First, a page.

Prior to making any process changes, be sure to understand the current process capability.
The simplest form of Process Capability for continuous data is known as Cp
Cp is calculated as the ratio of the specification range divided by the process width where...s is the short-term process standard deviation... USL is the Upper Specification Limit and...LSL is the Lower Specification Limit
99.73% of data points lie between ±3 standard deviations in any normally distributed data. Cp doesn't take into account the centering of the process. The below figure shows 3 graphs with same Cp but different process centering
A second metric needs to be introduced to counter this; known as Cpk, it is defined as
Cpk represents the distance of the center of the process to the nearest specification limit in units of the process width . Cpk is positive when the mean of the process is inside the specifications; it drops to zero as the mean hits the USL or LSL as shown below :
First define the goals and specifications. Then collect the process data. Collect at least 30 data points.
To actually make a useful CpK calculation the process needs to be stable. If the process mean moves around or its variation changes unpredictably then you cannot meet customer requirements. To check stability create a histogram. If the histogram shows a bell shape curve, then consider the process normal. The Capability calculations of Cp and Cpk rely on the data being normal. Calculate Cp and Cpk as per the preceding equations. Most statistical software packages do this readily.
Process Capability (expressed as Cp and Cpk) represents short-term behavior of the process. In reality processes tend to shift and drift over time. The variation stays reasonably consistent, but the mean moves to and from.
Taking this into account, the longer-term variation is actually larger than the short-term. The capability is lower in the long term than the short. Long-term capability is known as process performance and the equations are identical to those for Capability (short-term), but a longer-term standard deviation σ population instead of s sample is used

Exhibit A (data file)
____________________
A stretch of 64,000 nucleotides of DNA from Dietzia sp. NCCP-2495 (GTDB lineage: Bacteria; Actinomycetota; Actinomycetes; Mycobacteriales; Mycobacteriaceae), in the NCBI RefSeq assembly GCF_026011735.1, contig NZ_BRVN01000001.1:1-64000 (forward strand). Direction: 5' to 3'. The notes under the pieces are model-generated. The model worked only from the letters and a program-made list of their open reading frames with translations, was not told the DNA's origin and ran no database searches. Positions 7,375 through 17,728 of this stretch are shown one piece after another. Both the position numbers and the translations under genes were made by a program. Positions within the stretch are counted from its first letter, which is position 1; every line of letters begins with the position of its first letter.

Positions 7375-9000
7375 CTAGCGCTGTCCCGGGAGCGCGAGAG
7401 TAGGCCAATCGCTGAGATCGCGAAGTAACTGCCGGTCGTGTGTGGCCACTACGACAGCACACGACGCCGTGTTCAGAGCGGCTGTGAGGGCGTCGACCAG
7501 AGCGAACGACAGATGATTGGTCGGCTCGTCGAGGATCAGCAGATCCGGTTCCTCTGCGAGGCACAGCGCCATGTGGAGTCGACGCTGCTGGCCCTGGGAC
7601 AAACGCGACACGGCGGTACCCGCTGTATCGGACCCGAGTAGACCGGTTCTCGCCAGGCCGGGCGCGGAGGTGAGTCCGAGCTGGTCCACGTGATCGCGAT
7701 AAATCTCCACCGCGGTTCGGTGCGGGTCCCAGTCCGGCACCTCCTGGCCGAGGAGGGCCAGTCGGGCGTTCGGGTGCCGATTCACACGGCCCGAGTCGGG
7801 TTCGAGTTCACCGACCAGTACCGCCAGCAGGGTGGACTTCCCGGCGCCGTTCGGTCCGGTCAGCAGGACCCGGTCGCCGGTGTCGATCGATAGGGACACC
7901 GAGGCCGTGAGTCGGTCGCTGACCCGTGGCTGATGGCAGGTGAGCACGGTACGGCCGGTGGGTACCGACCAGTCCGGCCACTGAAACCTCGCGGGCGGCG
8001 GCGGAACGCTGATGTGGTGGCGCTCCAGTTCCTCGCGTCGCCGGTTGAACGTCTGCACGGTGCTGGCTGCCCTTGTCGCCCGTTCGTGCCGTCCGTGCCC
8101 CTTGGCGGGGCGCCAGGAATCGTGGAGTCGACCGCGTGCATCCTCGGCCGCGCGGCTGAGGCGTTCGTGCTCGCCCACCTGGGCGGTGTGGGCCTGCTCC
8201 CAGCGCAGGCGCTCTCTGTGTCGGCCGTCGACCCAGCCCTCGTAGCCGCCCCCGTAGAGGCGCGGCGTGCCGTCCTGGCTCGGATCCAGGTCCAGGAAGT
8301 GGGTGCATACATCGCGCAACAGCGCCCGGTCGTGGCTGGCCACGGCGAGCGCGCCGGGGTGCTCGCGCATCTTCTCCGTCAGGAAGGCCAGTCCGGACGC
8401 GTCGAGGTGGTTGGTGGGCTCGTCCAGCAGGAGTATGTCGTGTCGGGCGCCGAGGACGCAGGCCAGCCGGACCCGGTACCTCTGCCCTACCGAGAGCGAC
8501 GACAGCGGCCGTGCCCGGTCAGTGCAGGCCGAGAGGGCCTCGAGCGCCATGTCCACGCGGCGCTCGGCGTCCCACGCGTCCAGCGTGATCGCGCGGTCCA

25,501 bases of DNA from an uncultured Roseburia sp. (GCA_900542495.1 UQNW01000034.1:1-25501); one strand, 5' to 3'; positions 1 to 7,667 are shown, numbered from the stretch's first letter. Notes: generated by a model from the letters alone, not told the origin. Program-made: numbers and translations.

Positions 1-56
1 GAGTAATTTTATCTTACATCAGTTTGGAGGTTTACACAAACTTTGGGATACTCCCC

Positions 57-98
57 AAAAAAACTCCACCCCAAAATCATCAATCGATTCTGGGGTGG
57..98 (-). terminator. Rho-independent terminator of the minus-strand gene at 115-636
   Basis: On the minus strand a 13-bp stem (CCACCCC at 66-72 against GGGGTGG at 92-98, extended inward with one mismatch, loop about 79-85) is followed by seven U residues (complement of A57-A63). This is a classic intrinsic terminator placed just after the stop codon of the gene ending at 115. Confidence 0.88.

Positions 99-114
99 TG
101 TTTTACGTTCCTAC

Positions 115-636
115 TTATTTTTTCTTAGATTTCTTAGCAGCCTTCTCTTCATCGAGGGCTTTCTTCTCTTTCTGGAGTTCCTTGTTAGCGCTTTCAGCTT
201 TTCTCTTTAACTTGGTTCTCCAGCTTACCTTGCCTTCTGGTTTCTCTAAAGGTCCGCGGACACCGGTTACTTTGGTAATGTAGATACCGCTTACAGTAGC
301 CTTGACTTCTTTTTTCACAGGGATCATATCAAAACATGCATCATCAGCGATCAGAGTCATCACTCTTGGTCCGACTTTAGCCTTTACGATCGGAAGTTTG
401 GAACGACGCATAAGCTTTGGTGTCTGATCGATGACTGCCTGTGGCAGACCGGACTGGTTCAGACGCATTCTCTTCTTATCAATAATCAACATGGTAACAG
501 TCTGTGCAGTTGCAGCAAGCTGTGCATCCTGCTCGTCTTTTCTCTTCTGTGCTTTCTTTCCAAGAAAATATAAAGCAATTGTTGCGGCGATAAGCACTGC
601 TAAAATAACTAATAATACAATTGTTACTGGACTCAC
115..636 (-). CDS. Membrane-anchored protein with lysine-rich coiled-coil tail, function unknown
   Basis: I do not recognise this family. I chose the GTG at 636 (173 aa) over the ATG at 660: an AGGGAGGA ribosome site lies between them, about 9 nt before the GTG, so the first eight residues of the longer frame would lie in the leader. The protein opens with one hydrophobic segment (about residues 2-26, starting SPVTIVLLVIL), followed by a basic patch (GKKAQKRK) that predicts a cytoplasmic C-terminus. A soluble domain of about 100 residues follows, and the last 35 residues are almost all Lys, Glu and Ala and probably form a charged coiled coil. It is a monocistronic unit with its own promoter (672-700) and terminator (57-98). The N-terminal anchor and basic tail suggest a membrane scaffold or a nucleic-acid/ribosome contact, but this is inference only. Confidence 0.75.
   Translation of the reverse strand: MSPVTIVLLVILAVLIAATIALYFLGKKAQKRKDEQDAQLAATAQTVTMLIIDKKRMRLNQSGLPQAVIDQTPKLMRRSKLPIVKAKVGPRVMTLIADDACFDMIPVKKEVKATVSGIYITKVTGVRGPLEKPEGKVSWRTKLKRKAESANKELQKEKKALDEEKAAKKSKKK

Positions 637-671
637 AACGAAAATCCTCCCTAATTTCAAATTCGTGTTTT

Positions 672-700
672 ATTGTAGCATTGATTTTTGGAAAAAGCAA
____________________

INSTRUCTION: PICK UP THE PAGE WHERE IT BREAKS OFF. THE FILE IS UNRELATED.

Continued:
Empirical process studies show that most processes tend to shift and drift about 1.5 standard deviations.
Most software packages try to emulate this short-term versus long-term standard deviation by measuring it in two different ways. For long-term, the regular standard deviation of all the data is used. For short-term the value comes from an equation involving the moving average across the data. In the below figure, the within standard deviation represents short term and the overall standard deviation represents long term. The within value is used to calculate the Cp and Cpk, whereas the overall value is used to calculate the Pp and PpK.
The target value for Cp in Six Sigma is 2.0 and for Ppk it is 1.5. These are not absolute requirements in any way, but if a process exhibits process capability at this level then it can be considered to be performing very well.
At the bottom of the above figure, the boxes explain the likely performance of the process in terms of Parts per Million defective (PPM):
The Observed Performance represents the PPMs of the actual data points below the LSL, above the USL, and the total of both. If no points fall outside of specification during the data collection, then the PPMs are zero.
The Within Performance represents the PPMs as calculated from a normal curve with the sample mean and short-term standard deviation. The calculated curve hangs over the LSL and USL, and thus, the area under the curve outside of the specification limits gives the PPMs. These are the expected defectives on a short-term basis.
The Overall Performance represents the PPMs as calculated from a normal curve with the sample mean and long-term standard deviation. The calculated curve hangs over the LSL and USL, and thus, the area under the curves outside of the specification limits gives the PPMs. These are the expected defectives on a long-term basis.